I like facebook – I check it all the time.
I use it for all the usual kinds of things: like talking to my friends, planning events, sharing photos, figuring out my schoolwork, and catching up with people I used to know. I also have it to thank for other things: like for telling me when a band is playing in Toronto, for allowing me to magically “remember” everyone’s birthdays, and for providing, as of today, almost 78% of The Reckoner’s traffic. A bit of a design nerd, I’m always impressed with facebook’s ridiculously simplistic efficiency (I’m usually the one smiling alone at my desk while other people bitch about a layout change through their status updates). And so a few days ago, after suggesting what I thought was the obvious end-all solution of facebook to the task of organizing something with fifty other people in my grade, I was shocked (and initially a little appalled) to learn: some people are not allowed to use facebook, and others choose not to of their own accord.
The situation escalated. Other people joined the argument with strong opinions. Should we use an external website to accommodate for those whose parents won’t let them use facebook (even for work) and for those who just don’t like it? Or should we stick with facebook, which most of us already use to communicate with each other?
It got me thinking about this weird beauty of the website: it doesn’t just allow you to connect with a few of your friends, or even just most of them. Practically everyone you’ve ever known is either on facebook now, or will probably be at some point. I rethought which side I supported in my grade’s argument, and decided that it’s stupidly presumptuous to think that just because I like facebook, everyone should. In fact, I came to realize that, with a different list of friends, with a different schedule, with a different environment, the website built for efficiency and usefulness could be nothing more than a cluttered, drama-infused, distracting waste of time; who am I to judge people who avoid it? I was satisfied with this conclusion for a few days, but there seemed to be something else bothering me about the site. I thought for a long while, and then I thought of something:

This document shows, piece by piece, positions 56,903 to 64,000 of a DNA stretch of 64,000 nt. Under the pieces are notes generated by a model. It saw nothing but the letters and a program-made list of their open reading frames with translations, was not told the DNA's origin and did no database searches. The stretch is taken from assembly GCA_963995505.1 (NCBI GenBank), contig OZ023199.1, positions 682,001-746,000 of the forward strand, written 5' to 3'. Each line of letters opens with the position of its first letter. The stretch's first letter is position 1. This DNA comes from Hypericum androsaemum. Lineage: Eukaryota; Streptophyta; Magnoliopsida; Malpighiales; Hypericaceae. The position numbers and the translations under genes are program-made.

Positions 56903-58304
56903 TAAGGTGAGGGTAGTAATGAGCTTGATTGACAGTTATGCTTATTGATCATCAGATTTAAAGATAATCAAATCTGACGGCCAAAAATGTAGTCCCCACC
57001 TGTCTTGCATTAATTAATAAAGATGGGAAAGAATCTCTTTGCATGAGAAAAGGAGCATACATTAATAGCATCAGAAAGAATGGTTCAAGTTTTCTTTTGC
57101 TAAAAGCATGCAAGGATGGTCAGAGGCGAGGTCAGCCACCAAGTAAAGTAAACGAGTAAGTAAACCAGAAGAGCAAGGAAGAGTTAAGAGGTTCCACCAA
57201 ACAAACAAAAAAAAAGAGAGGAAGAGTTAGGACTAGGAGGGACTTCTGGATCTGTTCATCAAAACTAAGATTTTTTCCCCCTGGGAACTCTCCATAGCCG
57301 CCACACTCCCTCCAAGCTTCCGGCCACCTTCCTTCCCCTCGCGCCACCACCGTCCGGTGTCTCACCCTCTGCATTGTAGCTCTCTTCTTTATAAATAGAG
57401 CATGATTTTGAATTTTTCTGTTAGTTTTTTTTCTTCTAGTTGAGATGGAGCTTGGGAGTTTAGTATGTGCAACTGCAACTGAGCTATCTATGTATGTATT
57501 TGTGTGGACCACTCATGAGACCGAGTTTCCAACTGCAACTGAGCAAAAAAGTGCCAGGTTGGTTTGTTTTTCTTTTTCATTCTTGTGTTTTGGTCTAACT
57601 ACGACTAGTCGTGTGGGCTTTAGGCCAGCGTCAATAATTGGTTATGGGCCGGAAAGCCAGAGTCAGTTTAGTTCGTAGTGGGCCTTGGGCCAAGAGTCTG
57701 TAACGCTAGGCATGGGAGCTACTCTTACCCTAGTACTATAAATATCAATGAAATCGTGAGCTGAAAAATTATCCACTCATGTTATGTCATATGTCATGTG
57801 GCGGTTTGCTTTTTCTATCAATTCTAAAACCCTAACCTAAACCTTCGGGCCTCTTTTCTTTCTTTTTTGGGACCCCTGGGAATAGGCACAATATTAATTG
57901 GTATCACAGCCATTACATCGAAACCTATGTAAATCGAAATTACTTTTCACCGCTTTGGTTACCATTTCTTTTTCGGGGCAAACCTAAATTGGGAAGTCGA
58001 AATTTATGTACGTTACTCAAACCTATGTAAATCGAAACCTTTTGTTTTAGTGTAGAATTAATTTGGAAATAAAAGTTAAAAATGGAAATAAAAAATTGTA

Would we be less lonely without facebook?
And from there, I looked out the window and the repercussions of the social network hit me all at once.
Would we get out more? Would we be less shy, reclusive, and reserved? Would we pick up the phone and call our friends? Would we be more polite when we talk to people? Would we ask new friends what kind of music they like? Would we reminisce our memories with our friends by sharing photos in person? Would we be less judgmental of peoples’ appearances? Would we be more able to put things in the past? Would we be happier? We’ll probably never know.
Social networking has changed the world irreversibly, and whether or not we support it, we’re going to have to learn to live within the society it’s created. Facebook can be great – it can be useful, interesting, and fun. It can also be distracting, time wasting, and incredibly creepy. Stick to it if it’s right for you, but don’t be afraid to cut back or deactivate. Social networking has effectively hijacked the way we interact with one another in every respect, and I’m not saying that it’s necessarily a bad thing. All of that said, maybe now, after that argument of whether to use facebook or an external forum to organize our event, we’re one step closer to understanding the effect we impose on our lives every time we log in.